Friday, February 3rd, 2023
Friday, February 3rd, 2023

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Carp stop stalled by bad pipes

Chicago – Days before an electric barrier designed to deter
nuisance carp in Illinois waterways was set be activated, officials
suddenly pulled the plug.

Defective cooling pipes are taking the blame.

The U.S. Army Corps of Engineers announced Jan. 29 that it will
again delay activation of Barrier IIA, which was built in the
Chicago Sanitary and Ship Canal near Romeoville nearly three years

Early in January, the Corps said it planned to finally flip the
switch on the project, which has been ready but sitting idle, by
the first week of February. According to a statement by the Corps,
the agency scrapped the activation because of “unforeseen
maintenance issue.”

That issue is confirmed as “bad cooling pipes.” Replacing the
pipes might take a month or two – and the Corps now says the
barrier could be turned on in mid- to late March.

The $9 million barrier could be the last line of defense for
Lake Michigan. Biologists on the state and federal level consider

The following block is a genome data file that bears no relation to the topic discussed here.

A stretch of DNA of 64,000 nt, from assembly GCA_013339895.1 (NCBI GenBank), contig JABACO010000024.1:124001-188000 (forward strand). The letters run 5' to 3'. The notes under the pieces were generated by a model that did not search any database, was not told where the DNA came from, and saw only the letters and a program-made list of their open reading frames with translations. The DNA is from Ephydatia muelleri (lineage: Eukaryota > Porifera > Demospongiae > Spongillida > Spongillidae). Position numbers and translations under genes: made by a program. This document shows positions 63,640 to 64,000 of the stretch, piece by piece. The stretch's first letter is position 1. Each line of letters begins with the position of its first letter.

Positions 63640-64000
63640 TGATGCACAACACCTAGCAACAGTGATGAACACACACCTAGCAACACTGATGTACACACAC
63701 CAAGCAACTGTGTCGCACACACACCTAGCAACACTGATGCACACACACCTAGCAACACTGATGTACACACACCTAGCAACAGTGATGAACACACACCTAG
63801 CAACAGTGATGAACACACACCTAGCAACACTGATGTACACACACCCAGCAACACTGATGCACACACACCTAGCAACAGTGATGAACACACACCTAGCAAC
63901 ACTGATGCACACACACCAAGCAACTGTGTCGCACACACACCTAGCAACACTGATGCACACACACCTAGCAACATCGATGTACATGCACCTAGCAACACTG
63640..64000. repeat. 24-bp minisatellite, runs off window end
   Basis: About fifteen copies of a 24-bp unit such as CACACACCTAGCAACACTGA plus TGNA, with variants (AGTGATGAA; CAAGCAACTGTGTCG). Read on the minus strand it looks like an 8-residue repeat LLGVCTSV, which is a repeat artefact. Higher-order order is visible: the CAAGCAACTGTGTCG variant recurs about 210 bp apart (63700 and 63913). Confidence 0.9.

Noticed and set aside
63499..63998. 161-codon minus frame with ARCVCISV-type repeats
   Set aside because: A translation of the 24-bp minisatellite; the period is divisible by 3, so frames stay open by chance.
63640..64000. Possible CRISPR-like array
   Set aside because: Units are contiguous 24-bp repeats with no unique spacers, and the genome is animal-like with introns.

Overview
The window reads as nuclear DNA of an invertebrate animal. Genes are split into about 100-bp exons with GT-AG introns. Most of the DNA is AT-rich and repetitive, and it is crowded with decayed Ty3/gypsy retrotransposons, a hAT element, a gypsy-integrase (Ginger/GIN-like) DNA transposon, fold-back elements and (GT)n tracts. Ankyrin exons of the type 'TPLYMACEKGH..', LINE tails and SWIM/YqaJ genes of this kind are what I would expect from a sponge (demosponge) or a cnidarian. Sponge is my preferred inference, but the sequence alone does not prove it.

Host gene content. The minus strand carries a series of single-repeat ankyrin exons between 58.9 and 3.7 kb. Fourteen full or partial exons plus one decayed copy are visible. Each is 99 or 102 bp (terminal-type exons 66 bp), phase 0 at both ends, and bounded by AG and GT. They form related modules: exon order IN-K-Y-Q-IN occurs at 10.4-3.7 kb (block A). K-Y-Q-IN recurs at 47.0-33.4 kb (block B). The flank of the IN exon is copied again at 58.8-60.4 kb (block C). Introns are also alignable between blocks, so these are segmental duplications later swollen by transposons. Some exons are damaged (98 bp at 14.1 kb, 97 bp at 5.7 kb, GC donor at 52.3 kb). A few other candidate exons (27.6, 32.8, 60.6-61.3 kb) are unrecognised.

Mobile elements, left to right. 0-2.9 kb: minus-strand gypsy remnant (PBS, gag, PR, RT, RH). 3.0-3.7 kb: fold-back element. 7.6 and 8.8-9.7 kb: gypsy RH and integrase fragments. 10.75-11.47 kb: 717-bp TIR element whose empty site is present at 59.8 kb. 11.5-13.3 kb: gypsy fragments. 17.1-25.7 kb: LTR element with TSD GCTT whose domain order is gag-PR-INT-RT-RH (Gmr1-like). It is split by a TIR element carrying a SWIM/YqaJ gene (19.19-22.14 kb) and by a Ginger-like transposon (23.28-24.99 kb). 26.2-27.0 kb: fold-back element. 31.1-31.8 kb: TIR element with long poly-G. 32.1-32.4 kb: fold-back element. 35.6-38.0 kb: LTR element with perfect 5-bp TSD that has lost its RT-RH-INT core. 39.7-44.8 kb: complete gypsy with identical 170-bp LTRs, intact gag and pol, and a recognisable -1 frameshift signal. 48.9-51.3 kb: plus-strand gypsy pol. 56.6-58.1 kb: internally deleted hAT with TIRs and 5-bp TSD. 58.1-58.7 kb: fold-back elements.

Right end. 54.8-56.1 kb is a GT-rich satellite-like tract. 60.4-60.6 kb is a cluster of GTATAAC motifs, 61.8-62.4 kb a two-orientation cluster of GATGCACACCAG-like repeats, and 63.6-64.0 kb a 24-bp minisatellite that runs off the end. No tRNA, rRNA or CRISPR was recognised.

it to be the best hope to keep Asian carp from invading the Great

A smaller barrier built more than six years ago remains running
and in place, though its effectiveness has been questioned.

A Corps spokesman said maintenance crews became concerned with
the cooling pipes after they de-watered the barrier’s coolant tank
on Jan. 27. Engineers charged with keeping the barrier in
continuous operations recommended defective pipes be replaced prior
to activation and extended use of the barrier.

“The corrosion of the cooling pipes was not anticipated,” the
Corps said in a written statement, adding that the “Corps and other
subject matter experts are examining the situation to ensure
cooling system repairs are completed effectively.”

The Corps’ Chicago District Commander, Vincent Quarles, said he
regrets the delay in activating the new barrier, but he assured a
group of navigation and environmental experts during what was to be
a pre-activation teleconference Jan. 27 that the Corps remains
committed to the electric barrier.

“We want to make sure Barrier IIA runs safely and effectively
and to that end we decided it was prudent to make repairs to the
cooling system now before we put it into full-time operation,”
Quarles said.

Quarles, the Corps and the U.S. Coast Guard have for months been
taking heat from governors of the Great Lakes states for delays in
the project.

But the Corps has pointed to safety issues – the barrier works
by firing powerful jolts of electricity into the water. Their
safety problems stem from the fact that the canal is a busy
waterway used by recreational boaters, and the electricity poses a
hazard to people who fall overboard and to barges carrying
flammable materials.

The Chicago Sanitary and Ship Canal is an artificial link
between Lake Michigan and the Mississippi River basin.

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